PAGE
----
Friday morning’s cloud broke in time for me to see the moon eclipse the sun into a brief, bright crescent. Once the day’s astronomical wonder was over, I drove off to collect the cycle event signs. With the car seats down, the new CTT monster boards squeezed into the boot. It was late morning and I was feeling peckish so, since I wasn’t racing, I picked up some donuts. They weren’t great; I compensated with a healthy quinoa salad and a spin around Grafham.

Equilibrium restored, I spent the evening with a glass of wine and the laptop, making sure the 20 odd club members helping out on the day knew the plan.

Saturday dawned and the warm sun I had enjoyed while riding around Grafham had been replaced by a cold northerly wind: ideal race conditions (if you’re not racing, that is). Later in the morning, I met up with David and Adrian to organise the signage. With an OS map laid out on the car bonnet they had a hasty briefing. I left confident that the signs were in good hands.

Next stop HQ via B&Q. I opened up on time with my mental schedule. Shortly after the first marshals and Mark, race commissaire for the day, arrived. The riders soon followed and the Keysoe village hall car park filled up. People were given last minute chores ahead of the marshal’s briefing and I went to tie up the chequered finish board. It was then that I noticed the direction signs opposite the HQ were pointing the wrong way. A miss-turn in last year’s race was embarrassing, a misdirection in this year’s…well. I called Adrian and David and they drove past just as I was asking where they were. The mistake was minor and the arrows were soon re-pointed.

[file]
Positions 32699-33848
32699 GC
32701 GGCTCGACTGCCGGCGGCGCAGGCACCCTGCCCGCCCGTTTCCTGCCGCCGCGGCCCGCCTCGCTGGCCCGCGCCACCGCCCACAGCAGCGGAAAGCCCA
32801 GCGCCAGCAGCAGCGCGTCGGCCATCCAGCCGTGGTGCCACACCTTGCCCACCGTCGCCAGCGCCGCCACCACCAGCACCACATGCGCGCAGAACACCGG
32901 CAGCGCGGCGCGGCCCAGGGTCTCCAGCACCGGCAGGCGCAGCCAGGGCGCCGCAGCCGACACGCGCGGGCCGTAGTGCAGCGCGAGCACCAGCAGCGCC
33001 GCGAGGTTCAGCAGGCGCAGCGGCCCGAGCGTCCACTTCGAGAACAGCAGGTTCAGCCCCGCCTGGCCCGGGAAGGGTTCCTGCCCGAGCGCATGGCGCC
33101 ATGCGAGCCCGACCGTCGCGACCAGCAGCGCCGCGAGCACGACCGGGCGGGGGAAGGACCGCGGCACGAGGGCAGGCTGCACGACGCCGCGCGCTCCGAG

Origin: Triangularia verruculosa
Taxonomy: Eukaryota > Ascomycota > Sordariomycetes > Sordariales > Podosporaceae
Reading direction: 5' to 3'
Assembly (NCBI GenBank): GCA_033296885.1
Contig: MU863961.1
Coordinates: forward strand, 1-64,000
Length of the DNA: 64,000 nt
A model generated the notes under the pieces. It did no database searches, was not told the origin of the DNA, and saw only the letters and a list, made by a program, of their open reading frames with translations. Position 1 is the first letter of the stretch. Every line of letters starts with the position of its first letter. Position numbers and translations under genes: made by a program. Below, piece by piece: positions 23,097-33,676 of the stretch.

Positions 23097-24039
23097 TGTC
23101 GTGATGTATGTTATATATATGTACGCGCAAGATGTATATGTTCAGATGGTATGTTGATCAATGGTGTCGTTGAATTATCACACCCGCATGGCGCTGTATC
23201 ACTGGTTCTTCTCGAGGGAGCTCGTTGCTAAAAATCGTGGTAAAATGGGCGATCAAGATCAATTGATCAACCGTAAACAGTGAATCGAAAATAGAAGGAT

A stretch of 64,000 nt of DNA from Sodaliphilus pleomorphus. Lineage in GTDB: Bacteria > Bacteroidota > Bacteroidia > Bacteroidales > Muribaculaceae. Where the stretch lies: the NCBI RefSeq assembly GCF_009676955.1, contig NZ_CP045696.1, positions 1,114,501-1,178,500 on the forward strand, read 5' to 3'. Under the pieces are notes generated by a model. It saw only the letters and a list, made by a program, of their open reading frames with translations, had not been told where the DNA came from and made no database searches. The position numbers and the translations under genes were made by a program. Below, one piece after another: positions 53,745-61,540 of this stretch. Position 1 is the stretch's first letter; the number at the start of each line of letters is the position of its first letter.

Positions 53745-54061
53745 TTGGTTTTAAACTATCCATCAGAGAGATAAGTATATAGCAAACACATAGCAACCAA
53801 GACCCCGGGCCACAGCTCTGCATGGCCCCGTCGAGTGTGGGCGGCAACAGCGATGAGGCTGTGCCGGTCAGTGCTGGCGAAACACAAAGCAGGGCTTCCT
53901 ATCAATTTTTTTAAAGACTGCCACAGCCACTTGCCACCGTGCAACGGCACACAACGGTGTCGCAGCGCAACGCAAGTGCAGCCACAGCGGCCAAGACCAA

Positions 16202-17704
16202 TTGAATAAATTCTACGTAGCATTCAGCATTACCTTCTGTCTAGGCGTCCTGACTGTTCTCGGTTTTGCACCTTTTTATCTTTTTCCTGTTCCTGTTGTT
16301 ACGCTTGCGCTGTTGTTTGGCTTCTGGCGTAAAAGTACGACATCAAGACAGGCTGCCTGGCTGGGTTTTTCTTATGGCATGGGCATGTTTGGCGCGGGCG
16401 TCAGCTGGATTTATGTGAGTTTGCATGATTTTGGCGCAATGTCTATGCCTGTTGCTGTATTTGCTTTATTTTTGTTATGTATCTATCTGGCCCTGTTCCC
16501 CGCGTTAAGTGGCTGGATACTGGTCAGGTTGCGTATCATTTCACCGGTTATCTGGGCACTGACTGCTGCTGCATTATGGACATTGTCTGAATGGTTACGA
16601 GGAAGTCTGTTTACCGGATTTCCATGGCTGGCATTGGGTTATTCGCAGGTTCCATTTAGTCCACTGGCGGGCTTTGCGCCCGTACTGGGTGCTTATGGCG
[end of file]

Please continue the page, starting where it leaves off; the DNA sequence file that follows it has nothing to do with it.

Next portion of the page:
L-R, Jake (race winner so bravado justified), Alisdair and Dan

L-R, Jake (race winner so bravado justified), Alasdair and Dan

Joe - last year's winner and not at all nervous being in scratch

Joe – last year’s winner and not at all nervous being in scratch

Shortly before 2pm, with red flags flying, the marshals dispersed to their assigned junctions. The race was in the commissiares’ hands and I just wanted to see the riders away on the road. I had one final job before the start – make sure Rowland, the NCRA organiser, had a cake set aside for later (he went for a coconut and cranberry flapjack. I hope he enjoyed it, it certainly looked tasty enough, but they had all gone when I got back).

At 2.20pm the first group of riders were on the road. 8 minutes later the last riders were away and the race was on.

A small group of spectators gathered at the finish line, by the Keysoe limit sign. At the end of the first lap riders from the first group off were the first ones through, but the other groups were not far behind; the last group having halved their eight minute deficit. The five St Neots riders, Jake, Dan, David P, Alasdair and Joe all looked comfortable in their groups.

Jake (on right) and juniors